Dealing with your landlord or manager can be challenging, to say the least, for many tenants. Protecting your rights begins with knowing the basics of landlord-tenant law, especially state law. In addition to being legally knowledgeable, relations with your landlord will be much easier if you are a responsible tenant—that is, you pay your rent on time, maintain your rental unit, and comply with your lease or rental agreement rules. And savvy tenants know to put everything in writing—from repair requests to your concerns about a noisy neighbor; good records of all communications with your landlord will provide valuable backup if a dispute occurs later and you need documentation.
But even a knowledgeable and conscientious tenant may run into trouble with bad landlords—those who trample your rights by entering your rental unit without notice, ignore your repeated requests to make necessary repairs, take unjustified deductions from your security deposit, try to terminate your tenancy for an illegal reason, or otherwise make your life miserable (and/or costly).
Whether you want to head off problems from the start (such as avoid overcharges on rental application fees) or fight what you consider an unfair termination of your tenancy, there are many resources that can help. Here’s a roundup of some of the best.
Not to brag too much, but Nolo is one of the leading national resources on tenant rights. When Nolo started more than 40 years ago, one of our first books was a tenant guide: California Tenant’s Rights (by David Brown and Janet Portman) was first published in 1972 and is inching up on its 20th edition. Through the years, we’ve published national books for tenants (Every Tenant’s Legal Guide (by Janet Portman and Marcia Stewart) and written hundreds of articles for the Tenants section of Nolo.com. Whether you want your state law on security deposit rules, the answer to a specific question, such as your landlord’s responsibility for mold in your rental, or a sample letter to send your landlord who’s violating your privacy, Nolo is a great place to start your research.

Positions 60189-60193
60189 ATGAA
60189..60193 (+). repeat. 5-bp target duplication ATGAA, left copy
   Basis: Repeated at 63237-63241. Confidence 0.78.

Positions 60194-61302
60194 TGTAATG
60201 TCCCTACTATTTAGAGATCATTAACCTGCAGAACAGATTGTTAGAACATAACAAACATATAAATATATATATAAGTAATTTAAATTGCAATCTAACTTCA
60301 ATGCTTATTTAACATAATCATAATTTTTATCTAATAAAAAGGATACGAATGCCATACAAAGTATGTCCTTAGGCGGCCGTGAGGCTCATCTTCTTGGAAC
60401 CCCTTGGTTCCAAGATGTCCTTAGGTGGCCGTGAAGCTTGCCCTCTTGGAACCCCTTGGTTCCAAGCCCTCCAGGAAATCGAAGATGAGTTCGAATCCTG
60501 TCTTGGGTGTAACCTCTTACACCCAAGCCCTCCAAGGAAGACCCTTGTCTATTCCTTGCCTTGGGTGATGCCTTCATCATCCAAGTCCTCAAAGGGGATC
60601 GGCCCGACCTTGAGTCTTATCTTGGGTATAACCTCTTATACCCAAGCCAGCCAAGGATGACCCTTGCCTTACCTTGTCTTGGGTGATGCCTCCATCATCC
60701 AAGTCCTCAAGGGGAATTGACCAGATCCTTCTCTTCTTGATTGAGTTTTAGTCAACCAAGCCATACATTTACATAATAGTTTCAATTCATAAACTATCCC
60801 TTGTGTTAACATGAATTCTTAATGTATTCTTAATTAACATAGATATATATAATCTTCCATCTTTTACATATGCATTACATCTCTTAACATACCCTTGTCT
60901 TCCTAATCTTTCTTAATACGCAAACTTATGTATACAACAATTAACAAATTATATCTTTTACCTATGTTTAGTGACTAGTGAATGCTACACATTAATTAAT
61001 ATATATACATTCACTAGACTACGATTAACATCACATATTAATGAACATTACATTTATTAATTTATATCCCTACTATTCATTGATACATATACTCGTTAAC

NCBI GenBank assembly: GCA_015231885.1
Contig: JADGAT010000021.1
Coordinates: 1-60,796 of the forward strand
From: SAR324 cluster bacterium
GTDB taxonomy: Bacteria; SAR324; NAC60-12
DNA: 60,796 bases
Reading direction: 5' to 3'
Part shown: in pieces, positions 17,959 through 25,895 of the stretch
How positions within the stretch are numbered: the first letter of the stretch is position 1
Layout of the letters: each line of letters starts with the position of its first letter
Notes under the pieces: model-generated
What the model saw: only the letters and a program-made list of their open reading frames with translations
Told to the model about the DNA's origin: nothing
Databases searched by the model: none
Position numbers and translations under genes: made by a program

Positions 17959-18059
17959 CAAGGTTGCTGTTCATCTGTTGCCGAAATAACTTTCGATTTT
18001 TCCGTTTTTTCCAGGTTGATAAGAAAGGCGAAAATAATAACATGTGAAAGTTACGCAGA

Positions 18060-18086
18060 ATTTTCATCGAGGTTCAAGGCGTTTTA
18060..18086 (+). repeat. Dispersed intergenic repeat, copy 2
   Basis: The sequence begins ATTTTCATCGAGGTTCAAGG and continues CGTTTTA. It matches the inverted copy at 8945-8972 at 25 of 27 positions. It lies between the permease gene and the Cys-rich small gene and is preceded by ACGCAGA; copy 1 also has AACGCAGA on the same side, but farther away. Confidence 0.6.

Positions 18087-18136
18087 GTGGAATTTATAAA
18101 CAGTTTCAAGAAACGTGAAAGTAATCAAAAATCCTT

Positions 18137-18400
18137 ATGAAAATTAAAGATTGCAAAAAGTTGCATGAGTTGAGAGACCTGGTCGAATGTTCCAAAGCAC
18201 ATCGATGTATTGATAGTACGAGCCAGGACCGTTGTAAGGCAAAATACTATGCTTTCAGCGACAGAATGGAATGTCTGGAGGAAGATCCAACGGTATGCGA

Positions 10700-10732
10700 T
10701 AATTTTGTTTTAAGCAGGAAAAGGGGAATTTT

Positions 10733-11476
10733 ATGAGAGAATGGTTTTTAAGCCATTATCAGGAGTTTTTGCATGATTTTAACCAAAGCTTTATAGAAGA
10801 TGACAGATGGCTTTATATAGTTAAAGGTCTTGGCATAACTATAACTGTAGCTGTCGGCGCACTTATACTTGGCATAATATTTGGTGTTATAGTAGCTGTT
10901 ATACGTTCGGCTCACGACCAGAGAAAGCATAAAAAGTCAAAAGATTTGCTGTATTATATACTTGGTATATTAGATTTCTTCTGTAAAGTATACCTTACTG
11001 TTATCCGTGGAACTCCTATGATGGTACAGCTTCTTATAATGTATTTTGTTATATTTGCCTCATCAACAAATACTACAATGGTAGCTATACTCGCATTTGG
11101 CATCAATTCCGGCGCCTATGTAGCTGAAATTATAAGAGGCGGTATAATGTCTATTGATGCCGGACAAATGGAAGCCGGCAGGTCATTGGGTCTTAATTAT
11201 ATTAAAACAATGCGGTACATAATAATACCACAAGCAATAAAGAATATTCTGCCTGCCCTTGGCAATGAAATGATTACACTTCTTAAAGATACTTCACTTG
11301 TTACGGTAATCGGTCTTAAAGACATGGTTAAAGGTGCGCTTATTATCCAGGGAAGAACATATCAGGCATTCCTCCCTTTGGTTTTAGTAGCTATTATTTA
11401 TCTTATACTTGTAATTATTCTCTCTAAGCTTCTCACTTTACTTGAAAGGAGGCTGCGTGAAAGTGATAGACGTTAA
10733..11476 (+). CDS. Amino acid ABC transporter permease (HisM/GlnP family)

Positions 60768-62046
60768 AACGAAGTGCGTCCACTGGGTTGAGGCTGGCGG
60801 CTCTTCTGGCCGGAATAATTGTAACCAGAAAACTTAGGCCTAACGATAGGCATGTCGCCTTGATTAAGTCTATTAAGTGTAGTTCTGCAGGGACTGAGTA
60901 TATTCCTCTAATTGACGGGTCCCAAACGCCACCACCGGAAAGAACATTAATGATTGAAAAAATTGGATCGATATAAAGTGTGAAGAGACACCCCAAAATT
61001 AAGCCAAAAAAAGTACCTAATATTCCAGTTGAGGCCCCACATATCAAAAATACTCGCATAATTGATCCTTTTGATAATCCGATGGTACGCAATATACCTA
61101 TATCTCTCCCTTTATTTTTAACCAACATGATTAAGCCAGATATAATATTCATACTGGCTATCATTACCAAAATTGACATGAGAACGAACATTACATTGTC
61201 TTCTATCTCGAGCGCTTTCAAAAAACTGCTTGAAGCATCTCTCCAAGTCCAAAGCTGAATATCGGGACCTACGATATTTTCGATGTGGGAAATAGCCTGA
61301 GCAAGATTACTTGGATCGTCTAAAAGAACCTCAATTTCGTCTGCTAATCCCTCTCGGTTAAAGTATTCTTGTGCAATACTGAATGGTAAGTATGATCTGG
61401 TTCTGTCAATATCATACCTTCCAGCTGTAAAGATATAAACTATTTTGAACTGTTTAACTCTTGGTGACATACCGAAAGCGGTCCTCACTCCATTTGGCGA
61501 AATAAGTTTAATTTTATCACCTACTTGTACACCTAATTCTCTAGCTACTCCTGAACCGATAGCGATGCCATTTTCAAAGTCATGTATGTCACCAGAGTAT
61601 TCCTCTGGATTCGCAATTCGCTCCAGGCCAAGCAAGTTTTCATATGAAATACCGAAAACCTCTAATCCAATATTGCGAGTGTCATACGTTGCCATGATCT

Many state agencies, such as the attorney general’s office, publish useful tenant legal guides, often including sample forms. Check your state consumer protection agency for details.
If you live in one of the four states, or the District of Columbia, which have some form of rent control or rent stabilization, be sure to check the local rules that apply. Start by checking the following resources available on the National Multi Housing Council website:
Several non-rent control cities have unique landlord-tenant laws: Chicago’s landlord-tenant ordinance, for example, requires landlords (excluding owner-occupied buildings with six or fewer units) to pay or credit tenants with interest on security deposits, while only larger (25 or more units) must do so under Illinois security deposit law. Even if your city does not have rent control, be sure to check other local ordinances that may apply. Your mayor or city manager may provide advice, or you can search local rules yourself at State and Local Government on the Net or Municode.
Many communities, especially those with rent control, have active tenant rights groups, such as the San Francisco Tenants Union, and online resources, such as TenantNet (New York City and State tenants).
To find local tenant advocacy groups, check out the Tenant Rights section of the U.S. Department of Housing and Urban Development (HUD) website. HUD provides a wide variety of local resources, including links to tenant unions and legal aid organizations for each state; even if you don’t qualify for legal aid services, you will find useful information on tenant rights on many legal aid websites.
If you believe that a landlord has discriminated against you, for example, by falsely denying that a rental unit is available or acting in a discriminatory way while you’re a tenant, there are many fair housing resources available at the federal, state, and local levels. HUD’s State Information section is a great place to start. Click on your state, then on “Get Rental Help,” for a list of local organizations that provide a variety of housing services.
The use and return of security deposits is a major source of dispute between tenants and landlords, which typically ends up in small claims court. For details on small claims court rules and procedures in your state, check out Nolo’s state-by-state small claims charts.